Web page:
Feeding A City With Urban Farming. Is It The Future?


In 2008, the world reached a silent milestone when the urban population outnumbered the rural one for the first time. Being cut off from nature and farming, urban neighborhoods lost touch with real fresh foods and the basic roots of life. But it can change. The Michigan Urban Farming Initiative took the first step into the future with the development of a 3 acres urban agrihood located in the north-end area of Detroit. The 2-acre garden and the 200 trees fruit orchard provide free fresh products to around 2,000 households while the sensory garden serves as a playground for children.

The 3-acre project was built on formerly abandoned homes and vacant land. An apartment complex that MUFI purchased in the tax auction of 2011 is now the organization headquarter and the physical center of their agricultural campus.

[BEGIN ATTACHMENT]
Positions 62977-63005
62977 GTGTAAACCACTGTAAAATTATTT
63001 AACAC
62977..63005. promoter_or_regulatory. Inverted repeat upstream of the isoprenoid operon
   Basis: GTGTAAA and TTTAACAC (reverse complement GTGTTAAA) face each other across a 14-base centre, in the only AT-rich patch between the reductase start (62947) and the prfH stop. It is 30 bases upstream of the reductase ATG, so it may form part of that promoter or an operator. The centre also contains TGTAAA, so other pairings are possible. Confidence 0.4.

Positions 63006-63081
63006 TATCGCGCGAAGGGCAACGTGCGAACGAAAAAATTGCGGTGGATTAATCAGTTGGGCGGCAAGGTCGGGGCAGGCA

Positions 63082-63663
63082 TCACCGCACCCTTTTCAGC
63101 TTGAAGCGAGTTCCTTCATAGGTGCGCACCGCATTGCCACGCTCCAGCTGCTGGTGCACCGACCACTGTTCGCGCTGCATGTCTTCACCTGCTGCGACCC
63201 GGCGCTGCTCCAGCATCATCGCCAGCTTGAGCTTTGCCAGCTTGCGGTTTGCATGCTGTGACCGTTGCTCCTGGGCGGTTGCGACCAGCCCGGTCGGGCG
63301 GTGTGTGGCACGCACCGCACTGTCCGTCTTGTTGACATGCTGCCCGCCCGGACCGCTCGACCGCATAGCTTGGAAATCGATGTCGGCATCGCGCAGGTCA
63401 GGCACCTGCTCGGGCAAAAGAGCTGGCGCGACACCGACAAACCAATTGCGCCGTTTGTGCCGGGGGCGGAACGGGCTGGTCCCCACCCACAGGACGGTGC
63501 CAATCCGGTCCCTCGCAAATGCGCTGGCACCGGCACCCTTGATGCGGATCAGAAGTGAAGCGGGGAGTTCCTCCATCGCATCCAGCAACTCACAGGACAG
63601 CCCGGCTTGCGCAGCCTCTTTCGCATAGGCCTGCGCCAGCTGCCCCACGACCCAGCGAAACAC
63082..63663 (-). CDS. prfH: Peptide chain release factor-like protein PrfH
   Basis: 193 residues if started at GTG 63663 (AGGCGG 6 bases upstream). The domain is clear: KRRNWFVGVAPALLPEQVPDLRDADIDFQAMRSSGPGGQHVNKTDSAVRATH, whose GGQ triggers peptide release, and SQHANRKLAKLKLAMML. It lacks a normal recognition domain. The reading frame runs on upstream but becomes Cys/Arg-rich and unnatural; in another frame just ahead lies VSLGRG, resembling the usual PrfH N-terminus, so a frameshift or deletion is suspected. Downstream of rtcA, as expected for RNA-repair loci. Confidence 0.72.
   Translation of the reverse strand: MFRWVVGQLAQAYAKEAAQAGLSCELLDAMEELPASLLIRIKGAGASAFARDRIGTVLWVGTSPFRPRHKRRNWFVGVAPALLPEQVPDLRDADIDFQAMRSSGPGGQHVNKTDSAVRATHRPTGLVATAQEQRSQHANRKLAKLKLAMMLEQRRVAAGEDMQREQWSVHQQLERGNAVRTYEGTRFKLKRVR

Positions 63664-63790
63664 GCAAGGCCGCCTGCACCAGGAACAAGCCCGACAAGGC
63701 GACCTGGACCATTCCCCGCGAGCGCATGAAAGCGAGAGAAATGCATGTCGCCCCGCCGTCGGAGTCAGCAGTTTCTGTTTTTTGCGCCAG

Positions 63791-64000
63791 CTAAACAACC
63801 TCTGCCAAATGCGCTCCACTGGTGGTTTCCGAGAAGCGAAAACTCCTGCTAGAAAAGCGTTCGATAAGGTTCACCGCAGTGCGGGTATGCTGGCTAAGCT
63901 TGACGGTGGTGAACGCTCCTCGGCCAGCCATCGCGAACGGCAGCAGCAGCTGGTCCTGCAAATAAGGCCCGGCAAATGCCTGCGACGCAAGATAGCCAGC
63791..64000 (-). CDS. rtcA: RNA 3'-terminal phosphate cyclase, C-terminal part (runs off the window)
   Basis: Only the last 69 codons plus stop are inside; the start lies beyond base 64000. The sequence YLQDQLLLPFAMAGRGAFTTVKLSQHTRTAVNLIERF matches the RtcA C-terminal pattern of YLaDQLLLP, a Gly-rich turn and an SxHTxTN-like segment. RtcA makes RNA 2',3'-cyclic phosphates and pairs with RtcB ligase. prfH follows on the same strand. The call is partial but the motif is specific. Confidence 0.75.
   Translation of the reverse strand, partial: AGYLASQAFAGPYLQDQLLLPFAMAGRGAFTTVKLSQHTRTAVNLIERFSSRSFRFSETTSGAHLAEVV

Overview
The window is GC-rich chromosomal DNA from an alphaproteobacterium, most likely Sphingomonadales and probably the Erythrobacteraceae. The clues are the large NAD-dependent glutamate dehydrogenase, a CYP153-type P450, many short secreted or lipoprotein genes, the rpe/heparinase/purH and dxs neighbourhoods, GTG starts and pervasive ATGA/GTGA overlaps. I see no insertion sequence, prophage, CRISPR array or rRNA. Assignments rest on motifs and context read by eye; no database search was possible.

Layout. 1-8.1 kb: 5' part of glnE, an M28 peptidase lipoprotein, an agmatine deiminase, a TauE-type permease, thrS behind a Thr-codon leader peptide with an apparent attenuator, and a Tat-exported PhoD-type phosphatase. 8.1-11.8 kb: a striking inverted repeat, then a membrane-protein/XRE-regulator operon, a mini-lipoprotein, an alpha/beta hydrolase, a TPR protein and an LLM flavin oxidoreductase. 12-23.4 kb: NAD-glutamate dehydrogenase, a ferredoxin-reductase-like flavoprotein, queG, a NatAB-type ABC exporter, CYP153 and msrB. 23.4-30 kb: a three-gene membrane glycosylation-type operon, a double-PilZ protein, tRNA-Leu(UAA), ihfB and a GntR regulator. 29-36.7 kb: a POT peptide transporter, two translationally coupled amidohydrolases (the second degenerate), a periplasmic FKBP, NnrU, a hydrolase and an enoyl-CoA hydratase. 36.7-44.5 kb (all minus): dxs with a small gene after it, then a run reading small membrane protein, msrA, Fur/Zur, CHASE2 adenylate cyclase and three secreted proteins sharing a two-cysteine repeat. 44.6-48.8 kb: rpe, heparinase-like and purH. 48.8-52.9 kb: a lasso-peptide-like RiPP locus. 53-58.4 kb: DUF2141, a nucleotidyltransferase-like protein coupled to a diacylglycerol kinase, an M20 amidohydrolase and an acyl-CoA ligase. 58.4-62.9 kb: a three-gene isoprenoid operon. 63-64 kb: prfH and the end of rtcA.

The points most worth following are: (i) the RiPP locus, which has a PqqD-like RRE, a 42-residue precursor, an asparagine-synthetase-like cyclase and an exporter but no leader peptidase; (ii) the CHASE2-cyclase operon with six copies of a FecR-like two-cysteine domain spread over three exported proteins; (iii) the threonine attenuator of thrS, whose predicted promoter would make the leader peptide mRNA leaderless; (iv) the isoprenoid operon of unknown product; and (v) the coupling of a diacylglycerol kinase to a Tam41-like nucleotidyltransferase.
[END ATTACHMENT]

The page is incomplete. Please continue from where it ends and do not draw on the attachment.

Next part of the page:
The urban farm grows more than 300 produce varieties annually and has become the America’s first sustainable urban agriculture model. This agrihood is  an alternative neighborhood that’s built around the farm-to-table model featured mainly in rural and suburban settings. The video featured below underlines the main principles of this agricultural new approach led by MUFI.

Through urban agriculture, MUFI aims to solve the problems that Detroit residents are facing such as nutritional illiteracy and food insecurity. Detroit residents living in a 2-square miles radius around the farm have now access to fresh fruits and vegetables.

MUFI also wants to implement a new healthy food cafe, which will be located next to the community center and will also contain a commercial kitchen.

A 50-year Detroit resident who lives nearby is pleased with the agrihood growth. “I love it because we’re kind of in a food desert,” she said. “It’s not easy to get fresh fruits and vegetables.”

This successful experiment could be repeated almost everywhere, on a larger or smaller scale. Most cities have the potential to undergo similar projects through community groups or official channels. Urban gardens of different sizes and shapes can be placed almost anywhere in cities, enhancing neighborhoods and providing for communities. A display of growing plants, made accessible to all and cared for by conscientious gardeners, would provide an alternative to sterile development and unused spaces and offers a vision of hope for any city.

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